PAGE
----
At an Important Moment, the Log Lady Offers Laura Comfort and Counsel
Twin Peaks Season 3 Probably Would Have Had to Feature Bits and Pieces
of Several Fan-Favorite Characters, Like Audrey Horne and Pete Martell
For those who complain about the feature film's change of cast and not including the complete array of main characters from the original series, we would remind you the myriad cliffhangers at the conclusion of the series indicated a great many of them had not survived. If Twin Peaks had been granted a third season or David Lynch had decided to make an immediate sequel to the series, there would have likely been drastic changes to the cast anyway. We wonder if this did not partly motivate Mr. Lynch to make a prequel in the first place. He may have wanted to give as much of the show's original cast as possible the opportunity to be part of the first film in the planned movie trilogy. Unfortunately, some of the actors best served by this narrative choice declined to return for the filming of the prequel anyway.
Agent Cooper (Kyle MacLachlan) is Singled Out as a Potential Threat by
the Long-Lost FBI Agent Phillip Jeffries (David Bowie)
Agent Jeffries is Likely Referencing a Change in Cooper that has Yet to Occur
As we detailed in our previous article on this film, David Lynch had to adapt to scheduling and creative conflicts with several beloved actors from the series who chose not to return in the new Twin Peaks film trilogy. Among them were Kyle MacLachlan who played the most prominent role of the series: Special Agent Dale Cooper. At Lynch's urging, MacLachlan briefly reprised his role for a few key scenes to help wrap up his character's arc and help set up new FBI Agent characters to take on Cooper's investigative mantle in the other planned sequels.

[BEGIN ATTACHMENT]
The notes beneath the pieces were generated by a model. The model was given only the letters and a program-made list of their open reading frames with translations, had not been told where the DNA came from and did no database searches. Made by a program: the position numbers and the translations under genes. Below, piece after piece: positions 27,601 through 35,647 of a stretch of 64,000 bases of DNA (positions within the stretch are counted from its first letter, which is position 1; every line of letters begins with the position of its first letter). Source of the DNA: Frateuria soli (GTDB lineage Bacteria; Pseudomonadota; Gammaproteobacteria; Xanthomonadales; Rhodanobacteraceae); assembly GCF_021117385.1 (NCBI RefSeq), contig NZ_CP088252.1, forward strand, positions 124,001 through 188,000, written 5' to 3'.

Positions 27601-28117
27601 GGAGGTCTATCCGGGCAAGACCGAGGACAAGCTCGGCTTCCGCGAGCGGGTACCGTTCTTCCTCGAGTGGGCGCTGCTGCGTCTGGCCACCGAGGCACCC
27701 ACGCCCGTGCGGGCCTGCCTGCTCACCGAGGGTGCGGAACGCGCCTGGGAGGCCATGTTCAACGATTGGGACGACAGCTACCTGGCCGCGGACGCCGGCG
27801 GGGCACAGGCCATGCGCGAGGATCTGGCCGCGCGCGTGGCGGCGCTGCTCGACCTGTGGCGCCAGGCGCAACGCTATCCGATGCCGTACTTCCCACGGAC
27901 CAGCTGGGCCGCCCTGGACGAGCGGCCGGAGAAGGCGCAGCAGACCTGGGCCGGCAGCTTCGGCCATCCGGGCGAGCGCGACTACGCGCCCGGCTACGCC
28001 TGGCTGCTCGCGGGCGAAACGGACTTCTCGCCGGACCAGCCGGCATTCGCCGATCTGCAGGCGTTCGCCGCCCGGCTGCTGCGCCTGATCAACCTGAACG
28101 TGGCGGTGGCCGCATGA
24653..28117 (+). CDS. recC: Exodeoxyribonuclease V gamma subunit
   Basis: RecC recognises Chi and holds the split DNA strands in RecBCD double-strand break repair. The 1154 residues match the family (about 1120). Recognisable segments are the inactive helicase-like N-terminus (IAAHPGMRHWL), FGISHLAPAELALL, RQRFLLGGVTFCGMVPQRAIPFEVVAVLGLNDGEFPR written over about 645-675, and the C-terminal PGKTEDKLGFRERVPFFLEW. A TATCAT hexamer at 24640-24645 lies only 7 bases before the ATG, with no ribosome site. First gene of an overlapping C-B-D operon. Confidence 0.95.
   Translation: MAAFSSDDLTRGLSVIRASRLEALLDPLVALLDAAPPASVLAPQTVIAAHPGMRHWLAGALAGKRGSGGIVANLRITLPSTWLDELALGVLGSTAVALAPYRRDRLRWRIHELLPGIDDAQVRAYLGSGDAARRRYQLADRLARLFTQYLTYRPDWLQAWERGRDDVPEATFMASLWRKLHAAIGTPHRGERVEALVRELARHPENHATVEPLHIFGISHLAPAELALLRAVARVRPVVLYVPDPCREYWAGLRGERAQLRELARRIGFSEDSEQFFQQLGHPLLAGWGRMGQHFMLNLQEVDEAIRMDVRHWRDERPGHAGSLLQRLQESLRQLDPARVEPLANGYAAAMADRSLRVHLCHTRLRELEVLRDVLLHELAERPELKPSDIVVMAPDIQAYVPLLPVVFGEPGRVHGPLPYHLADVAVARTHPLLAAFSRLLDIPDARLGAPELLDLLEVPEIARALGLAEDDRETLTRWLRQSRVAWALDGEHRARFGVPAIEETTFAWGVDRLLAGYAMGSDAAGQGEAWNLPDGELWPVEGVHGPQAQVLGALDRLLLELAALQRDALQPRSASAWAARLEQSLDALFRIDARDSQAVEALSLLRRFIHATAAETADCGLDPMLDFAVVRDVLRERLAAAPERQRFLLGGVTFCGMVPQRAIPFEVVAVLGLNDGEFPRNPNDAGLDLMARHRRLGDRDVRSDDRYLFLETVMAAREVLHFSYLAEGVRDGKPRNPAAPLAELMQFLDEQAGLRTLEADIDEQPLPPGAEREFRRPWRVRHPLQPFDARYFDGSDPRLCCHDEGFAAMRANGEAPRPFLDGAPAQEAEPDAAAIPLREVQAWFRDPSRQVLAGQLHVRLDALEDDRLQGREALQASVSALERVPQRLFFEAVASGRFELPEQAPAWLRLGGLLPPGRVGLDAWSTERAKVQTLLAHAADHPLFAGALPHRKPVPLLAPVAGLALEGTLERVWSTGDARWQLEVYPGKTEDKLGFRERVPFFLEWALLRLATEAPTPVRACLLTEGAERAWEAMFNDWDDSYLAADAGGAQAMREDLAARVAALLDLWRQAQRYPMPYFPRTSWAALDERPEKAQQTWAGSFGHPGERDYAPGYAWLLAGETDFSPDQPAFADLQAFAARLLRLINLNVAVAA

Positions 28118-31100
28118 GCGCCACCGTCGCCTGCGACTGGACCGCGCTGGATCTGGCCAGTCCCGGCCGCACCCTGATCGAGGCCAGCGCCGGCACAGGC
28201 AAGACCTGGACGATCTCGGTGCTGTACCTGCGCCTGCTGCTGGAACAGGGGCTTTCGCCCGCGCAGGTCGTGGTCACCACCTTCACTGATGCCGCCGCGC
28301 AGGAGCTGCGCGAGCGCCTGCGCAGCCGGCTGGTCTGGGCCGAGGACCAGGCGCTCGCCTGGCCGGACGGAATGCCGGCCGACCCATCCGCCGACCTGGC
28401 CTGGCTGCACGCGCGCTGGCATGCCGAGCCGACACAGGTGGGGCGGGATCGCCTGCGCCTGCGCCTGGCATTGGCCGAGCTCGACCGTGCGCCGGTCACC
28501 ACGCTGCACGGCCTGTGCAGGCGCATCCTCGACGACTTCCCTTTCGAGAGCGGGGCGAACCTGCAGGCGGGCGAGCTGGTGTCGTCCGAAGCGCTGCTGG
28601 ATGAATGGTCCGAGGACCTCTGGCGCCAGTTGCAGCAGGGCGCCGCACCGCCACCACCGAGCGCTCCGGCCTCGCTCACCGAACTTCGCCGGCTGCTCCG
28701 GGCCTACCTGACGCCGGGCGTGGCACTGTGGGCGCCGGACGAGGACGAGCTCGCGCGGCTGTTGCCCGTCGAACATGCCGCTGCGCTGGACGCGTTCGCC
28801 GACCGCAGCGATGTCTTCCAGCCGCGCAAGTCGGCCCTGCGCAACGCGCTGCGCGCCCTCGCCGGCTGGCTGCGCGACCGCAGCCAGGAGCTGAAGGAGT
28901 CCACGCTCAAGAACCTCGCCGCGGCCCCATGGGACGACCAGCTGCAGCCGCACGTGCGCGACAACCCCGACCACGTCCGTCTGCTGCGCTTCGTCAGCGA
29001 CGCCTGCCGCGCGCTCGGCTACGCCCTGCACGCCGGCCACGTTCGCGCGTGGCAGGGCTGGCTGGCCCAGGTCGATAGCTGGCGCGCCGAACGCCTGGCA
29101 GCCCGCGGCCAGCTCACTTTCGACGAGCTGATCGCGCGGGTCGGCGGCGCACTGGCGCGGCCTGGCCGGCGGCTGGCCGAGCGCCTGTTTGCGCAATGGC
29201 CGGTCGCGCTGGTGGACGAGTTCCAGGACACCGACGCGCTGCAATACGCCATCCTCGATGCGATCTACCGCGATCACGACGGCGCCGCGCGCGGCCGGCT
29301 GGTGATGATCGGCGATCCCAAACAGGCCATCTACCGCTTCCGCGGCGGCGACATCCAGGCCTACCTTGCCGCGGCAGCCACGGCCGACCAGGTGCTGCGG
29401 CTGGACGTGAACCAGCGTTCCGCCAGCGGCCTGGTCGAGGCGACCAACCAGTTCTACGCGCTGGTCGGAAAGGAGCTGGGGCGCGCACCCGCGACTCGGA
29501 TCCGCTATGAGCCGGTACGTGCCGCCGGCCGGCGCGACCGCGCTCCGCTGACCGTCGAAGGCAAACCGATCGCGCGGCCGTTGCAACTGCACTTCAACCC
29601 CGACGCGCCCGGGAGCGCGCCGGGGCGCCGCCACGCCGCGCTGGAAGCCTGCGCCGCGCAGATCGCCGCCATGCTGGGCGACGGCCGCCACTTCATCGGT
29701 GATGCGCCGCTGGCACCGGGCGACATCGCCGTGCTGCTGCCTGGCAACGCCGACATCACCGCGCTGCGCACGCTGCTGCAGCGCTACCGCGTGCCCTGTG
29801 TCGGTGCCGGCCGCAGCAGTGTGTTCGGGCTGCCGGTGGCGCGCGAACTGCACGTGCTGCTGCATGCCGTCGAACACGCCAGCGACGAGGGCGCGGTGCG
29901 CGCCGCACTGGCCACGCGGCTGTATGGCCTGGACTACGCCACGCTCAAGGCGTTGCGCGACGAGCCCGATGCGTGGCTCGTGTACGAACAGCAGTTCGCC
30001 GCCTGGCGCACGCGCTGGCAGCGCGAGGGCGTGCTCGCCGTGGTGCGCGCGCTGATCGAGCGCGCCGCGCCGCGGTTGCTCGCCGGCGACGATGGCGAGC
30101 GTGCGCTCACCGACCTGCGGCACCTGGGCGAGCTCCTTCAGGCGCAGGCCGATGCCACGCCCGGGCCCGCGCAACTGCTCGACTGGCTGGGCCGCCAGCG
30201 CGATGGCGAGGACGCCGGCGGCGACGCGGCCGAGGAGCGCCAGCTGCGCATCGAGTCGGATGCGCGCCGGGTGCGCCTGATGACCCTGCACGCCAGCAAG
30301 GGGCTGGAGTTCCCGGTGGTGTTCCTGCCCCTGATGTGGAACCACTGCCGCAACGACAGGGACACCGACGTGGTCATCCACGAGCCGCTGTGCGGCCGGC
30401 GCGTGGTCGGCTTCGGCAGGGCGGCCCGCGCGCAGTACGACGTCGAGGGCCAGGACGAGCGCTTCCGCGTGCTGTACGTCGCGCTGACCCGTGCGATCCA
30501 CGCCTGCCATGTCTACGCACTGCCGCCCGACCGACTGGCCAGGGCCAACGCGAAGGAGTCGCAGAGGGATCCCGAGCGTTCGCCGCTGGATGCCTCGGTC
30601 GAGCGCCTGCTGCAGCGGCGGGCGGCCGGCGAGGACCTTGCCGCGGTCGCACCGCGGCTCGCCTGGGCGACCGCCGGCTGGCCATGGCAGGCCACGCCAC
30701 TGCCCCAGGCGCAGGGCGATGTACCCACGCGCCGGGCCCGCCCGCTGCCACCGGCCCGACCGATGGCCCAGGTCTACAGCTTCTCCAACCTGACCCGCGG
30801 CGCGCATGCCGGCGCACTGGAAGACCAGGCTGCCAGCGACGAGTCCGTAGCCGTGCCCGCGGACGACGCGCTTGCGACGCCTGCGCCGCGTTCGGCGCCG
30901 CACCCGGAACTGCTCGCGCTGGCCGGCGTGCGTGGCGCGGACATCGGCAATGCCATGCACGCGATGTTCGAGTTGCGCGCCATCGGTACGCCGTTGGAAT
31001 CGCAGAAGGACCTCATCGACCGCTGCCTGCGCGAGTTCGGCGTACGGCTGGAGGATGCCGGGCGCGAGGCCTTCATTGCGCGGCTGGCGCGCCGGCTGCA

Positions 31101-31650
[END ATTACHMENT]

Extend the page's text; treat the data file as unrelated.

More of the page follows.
Special Agents Sam Stanley (Keifer Sutherland) and Chet Desmond (Chris Isaak)
But it is worth mentioning that a vast majority of the original series cast did return to film scenes for the movie, but David Lynch wound up with a rough cut approximately 4 and 1/2 hours long and had to make tough decisions about which scenes were most relevant to Laura Palmer's journey while still setting up for MacLachlan's absence in the next films by granting enough screen time to properly establish the new FBI characters who would later return for more prominent roles in the next two sequels.
So for these reasons, and more, Fire Walk with Me dances to the beat of a different (yet similar) drum than the TV series. We understand why some fans might initially mistake the movie as a separate entity from the series, since it possesses an identity all its own. But there are more things that connect these mutual works of art than do not. And simply because the film is not strictly beholden to the format and structure of the original TV series does not make the prequel disconnected from its origin. The most important anchors are still present and the prequel's sweeping lens explores much that had only been hinted at in the series.
The series and prequel film have a symbiotic relationship that require both to be viewed with each other for maximum clarity and dramatic impact. The TV show provides the fundamental building blocks to give context for the symbolism of the feature film, and the feature film adds several vital layers of nuance to the Twin Peaks saga as a whole. Neither the TV show nor the film are truly complete without the other. And in a beautifully story-specific way, Fire Walk with Me can be thought of as the doppelgänger (or shadow-self) of the TV seriesa distilled portrait of the darkness lurking under its surface.